Dvar Torah for Elul/Teshuvah-Time
Based on Likutey Halakhot, P’ru u’R’vu 3:10
We’re taking a break from the based-on-the-parshah dvar Torah. Don’t fret none. With God’s help we’ll be writing and you’ll be reading, just it won’t (necessarily) be about the parshah. And, also with God’s help, it won’t be boring or uninformative, either.
Now, you’ve certainly heard and read a lot about teshuvah. You’ve seen the word teshuvah translated in different ways, sometimes return or returning, coming back—to God, that is—and sometimes as repent. When people said “repent” did you ever wonder what they meant?
Well, it means feeling contrite for doing the wrong things you’ve done (or said or thought), and it means amending your life so that you repeat your mistakes (aka sins) less and less. If you’re like most people who want to be better Jews, you’ll amend your life by doing, or not doing, something that you can measure. For example, you’ll (try to): curse less; eat only kosher food; study more Torah every day; not steal or cheat, etc., etc.
Did it ever, ever occur to you that instead of just eliminating the (obviously) wrong and doing more good things, that you should change your attitude? Did it ever occur to you that you can accomplish more by improving your attitude than by changing your regimen? Maybe you should tell your self, “Self, I was thinking. I behave pretty decently. Yes, I have to cut down on my Internet gambling, and there’s no reason I can’t make the minyan every day. But Self, what I really need to fix, what I must change if I really want to do teshuvah, is add simcha to each mitzvah I do. I’ve got to be glad to it. I will be happy when a mitzvah comes my way. I will enjoy each and every mitzvah I do!”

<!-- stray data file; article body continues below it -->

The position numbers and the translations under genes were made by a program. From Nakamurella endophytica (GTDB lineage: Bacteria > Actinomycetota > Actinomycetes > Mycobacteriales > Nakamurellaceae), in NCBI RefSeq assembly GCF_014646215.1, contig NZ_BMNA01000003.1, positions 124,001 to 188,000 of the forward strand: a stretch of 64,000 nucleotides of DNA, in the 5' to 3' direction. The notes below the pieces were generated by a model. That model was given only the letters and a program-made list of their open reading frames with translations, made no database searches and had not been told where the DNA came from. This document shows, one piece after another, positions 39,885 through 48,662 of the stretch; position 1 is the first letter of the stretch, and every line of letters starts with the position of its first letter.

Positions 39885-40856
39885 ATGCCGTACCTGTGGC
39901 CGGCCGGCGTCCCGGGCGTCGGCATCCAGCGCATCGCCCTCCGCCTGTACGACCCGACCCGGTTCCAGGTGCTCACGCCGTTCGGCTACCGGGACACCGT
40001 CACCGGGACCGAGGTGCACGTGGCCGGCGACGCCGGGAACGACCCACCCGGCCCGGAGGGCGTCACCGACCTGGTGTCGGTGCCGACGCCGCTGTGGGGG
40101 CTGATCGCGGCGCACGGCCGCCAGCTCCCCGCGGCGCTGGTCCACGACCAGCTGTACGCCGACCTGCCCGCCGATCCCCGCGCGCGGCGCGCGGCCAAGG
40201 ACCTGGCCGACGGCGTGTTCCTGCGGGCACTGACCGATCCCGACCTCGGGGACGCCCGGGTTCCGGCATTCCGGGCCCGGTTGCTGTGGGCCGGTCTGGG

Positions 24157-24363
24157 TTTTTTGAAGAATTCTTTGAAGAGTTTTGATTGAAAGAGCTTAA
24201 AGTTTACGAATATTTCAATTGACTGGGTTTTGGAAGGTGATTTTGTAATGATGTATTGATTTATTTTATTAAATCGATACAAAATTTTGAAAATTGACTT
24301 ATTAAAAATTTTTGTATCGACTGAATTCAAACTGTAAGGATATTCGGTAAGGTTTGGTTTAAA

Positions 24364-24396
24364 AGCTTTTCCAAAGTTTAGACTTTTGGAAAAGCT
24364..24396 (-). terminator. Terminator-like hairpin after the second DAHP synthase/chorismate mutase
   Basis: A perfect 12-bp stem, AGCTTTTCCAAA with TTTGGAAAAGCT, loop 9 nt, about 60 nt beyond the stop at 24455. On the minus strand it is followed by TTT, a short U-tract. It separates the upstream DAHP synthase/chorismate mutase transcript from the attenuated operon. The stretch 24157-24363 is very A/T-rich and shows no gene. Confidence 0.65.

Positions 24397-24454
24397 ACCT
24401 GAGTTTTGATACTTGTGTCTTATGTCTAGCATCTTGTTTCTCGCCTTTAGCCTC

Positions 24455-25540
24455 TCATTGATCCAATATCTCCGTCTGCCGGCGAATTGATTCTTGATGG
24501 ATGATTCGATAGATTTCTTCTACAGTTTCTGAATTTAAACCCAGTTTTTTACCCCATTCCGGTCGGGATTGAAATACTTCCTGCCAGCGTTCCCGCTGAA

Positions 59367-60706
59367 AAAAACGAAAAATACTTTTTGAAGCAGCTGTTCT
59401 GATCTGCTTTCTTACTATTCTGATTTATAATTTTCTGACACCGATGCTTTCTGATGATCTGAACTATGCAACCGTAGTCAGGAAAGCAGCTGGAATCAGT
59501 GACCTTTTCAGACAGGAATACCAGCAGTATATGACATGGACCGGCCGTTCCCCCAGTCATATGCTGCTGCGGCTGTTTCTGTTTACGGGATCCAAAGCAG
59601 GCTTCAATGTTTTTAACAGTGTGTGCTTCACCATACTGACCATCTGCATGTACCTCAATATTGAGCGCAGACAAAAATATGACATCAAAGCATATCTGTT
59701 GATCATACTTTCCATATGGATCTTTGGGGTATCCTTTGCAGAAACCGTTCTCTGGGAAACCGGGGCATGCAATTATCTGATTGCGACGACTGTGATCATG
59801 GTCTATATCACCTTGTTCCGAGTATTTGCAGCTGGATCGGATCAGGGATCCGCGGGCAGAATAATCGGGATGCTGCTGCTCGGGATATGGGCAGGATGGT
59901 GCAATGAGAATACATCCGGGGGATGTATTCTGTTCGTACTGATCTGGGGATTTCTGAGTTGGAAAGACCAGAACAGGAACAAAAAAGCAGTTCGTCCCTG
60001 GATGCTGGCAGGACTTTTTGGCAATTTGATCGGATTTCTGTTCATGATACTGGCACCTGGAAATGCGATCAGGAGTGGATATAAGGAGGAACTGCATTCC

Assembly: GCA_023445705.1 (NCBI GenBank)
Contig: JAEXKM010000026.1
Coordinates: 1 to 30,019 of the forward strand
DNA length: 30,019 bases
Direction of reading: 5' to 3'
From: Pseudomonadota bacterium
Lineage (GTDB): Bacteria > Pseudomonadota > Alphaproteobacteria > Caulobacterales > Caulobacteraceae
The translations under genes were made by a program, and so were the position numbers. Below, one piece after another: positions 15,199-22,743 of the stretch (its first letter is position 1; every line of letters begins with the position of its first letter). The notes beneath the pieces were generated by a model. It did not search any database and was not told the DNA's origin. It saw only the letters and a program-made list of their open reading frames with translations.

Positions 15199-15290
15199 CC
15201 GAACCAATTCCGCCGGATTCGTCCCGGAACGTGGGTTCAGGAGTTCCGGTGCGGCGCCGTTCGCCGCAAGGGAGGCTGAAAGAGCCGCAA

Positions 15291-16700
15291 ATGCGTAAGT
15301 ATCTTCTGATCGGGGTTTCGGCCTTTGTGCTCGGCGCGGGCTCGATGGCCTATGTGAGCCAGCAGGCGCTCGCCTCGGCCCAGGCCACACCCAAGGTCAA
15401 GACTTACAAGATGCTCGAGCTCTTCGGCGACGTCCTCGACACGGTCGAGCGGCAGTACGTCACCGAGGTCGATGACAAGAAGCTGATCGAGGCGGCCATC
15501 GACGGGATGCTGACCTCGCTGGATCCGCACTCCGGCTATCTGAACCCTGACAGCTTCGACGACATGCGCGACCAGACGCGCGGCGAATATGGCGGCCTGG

Rebbe Nachman teaches that two people can be sitting side by side in Gan (the Garden of) Eden. One will thoroughly enjoying it. The other will feel no enjoyment or anything special. Why? They both believed and they both did. They’re in Gan Eden for crying out loud! The difference is that the former enjoyed doing mitzvahs, the latter did not (Likutey Moharan I, #191).
So, fer sure (as the young people like to say), tinker somewhat with your behavior. But start adding a genuine smile to your every mitzvah, as well.
© Copyright 2010 Breslov Research Institute